Mounted to the rear wall member 46 of the bag support structure is a box-like structure 48 which includes a side wall member 50 (FIGS. 3 and 4) secured to the rear wall member 46, a pair of side members 51 and a top member 52. The side wall member 50 extends to a height less than the height of conveyor belt assembly 22. Mounted to the top member 52 is a slotted upstanding member 53 which functions as a handle. The structure 48 is pivoted to the housing 31 by means of hinges 54 mounted between one of the side walls 51 and the side wall 35 of the housing 31.
Mounted between the side walls 51 to the structure 48 is a shaft 55 (FIG. 3) to which is rotatably mounted an L-shaped shelf member 56 (FIGS. 2, 3 and 4) having surrounding rail portions 57. Rotatably secured to the underside of the shelf member 56 by means of hinges 58 are a pair of support arms 60. Each support arm 60 has a pin member 61 (FIG. 4) rotatably mounted at its other end and which is slidably disposed within a channel member 62 secured to the side wall member 50. A pair of springs 63 each mounted between a pin 64 secured to the channel member 62 and the pin member 61 functions as a counter balance to the weight of the shelf member 56 and assists in the movement of shelf members from a closed to an open position as shown in FIG. 3.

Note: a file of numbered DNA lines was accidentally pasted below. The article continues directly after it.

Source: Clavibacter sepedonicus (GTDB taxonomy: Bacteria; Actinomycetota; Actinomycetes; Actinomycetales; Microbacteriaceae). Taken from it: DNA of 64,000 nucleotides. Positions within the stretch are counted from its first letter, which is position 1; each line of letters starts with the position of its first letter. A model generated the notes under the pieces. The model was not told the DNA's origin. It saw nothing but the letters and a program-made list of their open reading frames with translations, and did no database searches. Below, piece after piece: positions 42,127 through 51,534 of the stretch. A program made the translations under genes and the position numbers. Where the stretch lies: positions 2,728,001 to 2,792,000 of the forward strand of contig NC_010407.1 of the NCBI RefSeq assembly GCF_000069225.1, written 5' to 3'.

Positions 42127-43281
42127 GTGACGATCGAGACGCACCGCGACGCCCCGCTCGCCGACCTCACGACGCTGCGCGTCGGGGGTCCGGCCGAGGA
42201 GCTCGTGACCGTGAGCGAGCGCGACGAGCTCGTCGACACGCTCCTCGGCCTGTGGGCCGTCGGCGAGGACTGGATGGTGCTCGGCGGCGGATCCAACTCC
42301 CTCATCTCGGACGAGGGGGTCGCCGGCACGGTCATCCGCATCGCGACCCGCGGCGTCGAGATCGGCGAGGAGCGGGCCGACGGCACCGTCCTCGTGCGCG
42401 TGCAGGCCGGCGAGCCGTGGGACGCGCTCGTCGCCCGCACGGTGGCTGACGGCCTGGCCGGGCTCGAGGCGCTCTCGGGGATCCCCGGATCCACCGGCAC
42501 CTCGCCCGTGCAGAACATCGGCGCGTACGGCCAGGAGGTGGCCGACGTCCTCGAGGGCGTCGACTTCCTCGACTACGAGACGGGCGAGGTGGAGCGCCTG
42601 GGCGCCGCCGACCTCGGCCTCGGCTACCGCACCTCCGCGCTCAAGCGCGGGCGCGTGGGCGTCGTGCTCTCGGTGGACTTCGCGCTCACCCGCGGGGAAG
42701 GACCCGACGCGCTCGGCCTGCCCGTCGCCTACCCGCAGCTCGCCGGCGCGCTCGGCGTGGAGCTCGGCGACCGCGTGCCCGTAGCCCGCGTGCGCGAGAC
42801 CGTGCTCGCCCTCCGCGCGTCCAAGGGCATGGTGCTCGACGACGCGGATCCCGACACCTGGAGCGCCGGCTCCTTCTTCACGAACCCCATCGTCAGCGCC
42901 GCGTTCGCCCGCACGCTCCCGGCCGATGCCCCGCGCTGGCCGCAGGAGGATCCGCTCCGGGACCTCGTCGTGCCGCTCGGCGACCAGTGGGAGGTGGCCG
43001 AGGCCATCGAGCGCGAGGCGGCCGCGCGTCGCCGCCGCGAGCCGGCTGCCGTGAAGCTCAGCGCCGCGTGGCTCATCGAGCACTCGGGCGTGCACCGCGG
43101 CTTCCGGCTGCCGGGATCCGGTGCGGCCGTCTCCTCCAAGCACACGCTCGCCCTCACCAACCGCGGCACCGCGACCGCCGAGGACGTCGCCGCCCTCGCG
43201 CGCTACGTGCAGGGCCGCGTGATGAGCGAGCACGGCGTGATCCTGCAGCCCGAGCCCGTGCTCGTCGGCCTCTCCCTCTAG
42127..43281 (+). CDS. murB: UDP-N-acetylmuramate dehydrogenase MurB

As best seen in FIG. 3, mounted to the front portion of the underside of the shelf member 56 is a support block member 65 which, upon rotation of the shelf member to an inclined position with respect to the conveyor belt assembly 22 will be positioned on a movable bent-over support flange member 66 rotatably mounted within a recessed area 67 of the rear wall member 68 of the housing 24. A spring 70 mounted between the flange member 66 and a rear panel 71 of the recessed area 67 normally urges the flange member 66 in a forward direction.